Case Study: Redevelopment of Charlestowne Mall
Interior Courtyard Redevelopment Rendering
While modern society looks towards the next shiny and new place to be, we often neglect to address our current spaces and how we use them. In an ever-expanding online world, shopping malls have taken a hit. With the effect of the pandemic this past year, the result has meant closures of many retailers. Our team explored concepts for redevelopment of a local mall that has seen better days.
Current Charlestowne Mall, St. Charles, IL images (Google Images/Flickr)
Charlestowne Mall sits in a well-trafficked, highly visible location in St. Charles, about an hour west of Chicago. But with the decline of retail and use of these spaces, there are ways to leverage current infrastructure that can revive malls like Charlestowne for the better. This design concept addresses the many challenges facing Charlestowne mall and similar suburban shopping centers. Opportunity in the scale and framework of these developments can foster an adaptive reuse approach and provide new ideas for living and working.
The initial idea absolves the single-use of Charlestowne mall by introducing living units and places to work, along with the traditional shopping/entertainment aspects. The design prioritizes greenspace and open air courtyards to both connect the development to the surrounding area and provide ample public and semi-public space.
Mall Entry / Farmer’s Market above ground-level parking
The project has re-organized the former mall into various functions, taking advantage of the multi-level layout with ample atrium/courtyard space. The lower level remains commercial, yet it introduces the idea of more office, work, and creative space to create a sense of community. Similar to malls today, there is an advantage in a large property containing theaters, amphitheaters, and other community based functions. Surrounding the structure is an expansive greenspace that resides over the top of the parking lot(s). The greenspace was envisioned as a way to connect the users of the mall with the outside community while also providing a location for playgrounds, gardens, and even a farmer’s market.
Natural light fills the space from the front atrium-facing windows, the back patio, and from the light well at the terrace above.
Residential units occupy the second floor, giving privacy and a connection to the public functions below. This utilizes the vast roof space, and creates a second residential story that pops up onto the former roof level for many of the units. These dynamic floor plans enhance the livability, increase real estate value, and give the residents a more private ‘yard’ space which would have otherwise been missing in a more urban development. The change to this terrace level also supports passive building strategies like solar and ventilation, reducing the reliance on active systems.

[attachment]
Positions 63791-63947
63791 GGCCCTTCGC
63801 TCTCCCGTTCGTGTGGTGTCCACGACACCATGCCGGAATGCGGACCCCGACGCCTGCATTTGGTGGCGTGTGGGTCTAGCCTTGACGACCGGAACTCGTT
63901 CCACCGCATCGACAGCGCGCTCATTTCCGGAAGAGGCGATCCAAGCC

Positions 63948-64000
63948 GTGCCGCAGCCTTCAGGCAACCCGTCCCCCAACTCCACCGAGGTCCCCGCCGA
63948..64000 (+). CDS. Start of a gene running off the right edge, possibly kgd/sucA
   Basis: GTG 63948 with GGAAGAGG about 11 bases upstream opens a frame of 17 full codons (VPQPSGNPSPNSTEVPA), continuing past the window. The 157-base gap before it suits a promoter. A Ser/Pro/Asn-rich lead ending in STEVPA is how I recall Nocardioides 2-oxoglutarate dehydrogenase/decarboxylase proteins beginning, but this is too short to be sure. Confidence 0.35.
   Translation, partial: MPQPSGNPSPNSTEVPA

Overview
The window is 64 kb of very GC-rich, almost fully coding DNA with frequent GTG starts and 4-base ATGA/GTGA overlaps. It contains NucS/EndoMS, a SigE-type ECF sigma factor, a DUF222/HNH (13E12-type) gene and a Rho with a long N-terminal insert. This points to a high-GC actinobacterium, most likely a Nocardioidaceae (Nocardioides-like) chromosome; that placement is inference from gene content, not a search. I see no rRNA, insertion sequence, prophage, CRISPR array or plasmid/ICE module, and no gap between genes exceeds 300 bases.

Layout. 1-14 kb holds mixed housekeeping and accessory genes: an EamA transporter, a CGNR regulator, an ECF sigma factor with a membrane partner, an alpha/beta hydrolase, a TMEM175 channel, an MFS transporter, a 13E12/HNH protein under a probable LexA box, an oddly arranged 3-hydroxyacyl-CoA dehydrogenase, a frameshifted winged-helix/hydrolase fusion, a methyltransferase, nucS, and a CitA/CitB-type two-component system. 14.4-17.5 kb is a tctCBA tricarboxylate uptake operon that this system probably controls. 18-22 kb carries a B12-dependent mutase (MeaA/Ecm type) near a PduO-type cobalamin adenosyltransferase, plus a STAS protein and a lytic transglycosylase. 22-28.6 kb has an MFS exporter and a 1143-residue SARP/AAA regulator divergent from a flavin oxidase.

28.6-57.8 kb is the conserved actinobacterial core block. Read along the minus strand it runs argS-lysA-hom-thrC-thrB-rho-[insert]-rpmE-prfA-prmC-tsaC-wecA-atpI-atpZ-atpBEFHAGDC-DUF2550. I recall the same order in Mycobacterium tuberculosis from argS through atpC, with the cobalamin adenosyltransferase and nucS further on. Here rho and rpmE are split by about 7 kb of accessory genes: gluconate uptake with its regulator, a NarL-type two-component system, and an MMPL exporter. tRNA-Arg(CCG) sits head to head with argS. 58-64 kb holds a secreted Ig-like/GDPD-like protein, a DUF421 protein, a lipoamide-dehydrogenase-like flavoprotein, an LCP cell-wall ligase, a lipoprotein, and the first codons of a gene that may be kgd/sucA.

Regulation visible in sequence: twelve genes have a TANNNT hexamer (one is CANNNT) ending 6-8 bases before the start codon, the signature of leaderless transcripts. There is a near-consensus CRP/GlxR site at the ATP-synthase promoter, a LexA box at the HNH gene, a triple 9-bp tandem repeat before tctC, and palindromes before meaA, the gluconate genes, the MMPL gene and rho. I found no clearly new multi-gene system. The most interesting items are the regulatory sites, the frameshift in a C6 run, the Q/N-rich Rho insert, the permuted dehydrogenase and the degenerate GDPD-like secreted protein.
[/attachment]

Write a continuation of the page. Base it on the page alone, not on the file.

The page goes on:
There is opportunity for the residential units to capture the sweet spot between urban and suburban living, which is rapidly gaining popularity and investment in recent years. The spacious, open concepts leverage the high ceilings of the former retail space and allow more flexibility than cramped urban condos, but still benefit from the direct connection to the amenities and community functions within the same development.
Private Rooftop ‘Yard’ space for residents
There is value in looking beyond what shopping malls can be. Through inserting more varied functions such as housing, work/office, and community spaces, they can be revitalized in ways that take full advantage of the existing framework but also address current needs. In the case of Charlestowne and many others, these opportunities already exist. What currently sits with ample unused space can attract new residents and businesses, and more visitors to the new community and destinations as well.Reinventing the American Mall
North Star Mall Opening Day 1960 (Express News Archives)
Take a drive down the business highway in most mid-size towns, and odds are that you will inevitably pass by one of the great relics of a bygone era in American culture. The indoor mall was once the epicenter of shopping convenience and consumer capitalism in the 70’s, 80’s, and 90’s. Check out this video of the Richfield Edina shopping mall from 1956 — a flashback to this era and one of the earliest malls in the United States. Southdale 1956 – Richfield Edina Shopping Mall
Today many indoor malls are in a state of suspended animation – a gawky, mammoth lying dormant as the pulse of shopping has run back to main street, lifestyle centers, and of course online retail. Many of the flagship brands that iconized the mall era have long since flown the coop for more lucrative pastures, and the bare bones of what remains – empty shops, food courts, theatres, arcades, plazas, and stalls – sit idly awaiting reinvention.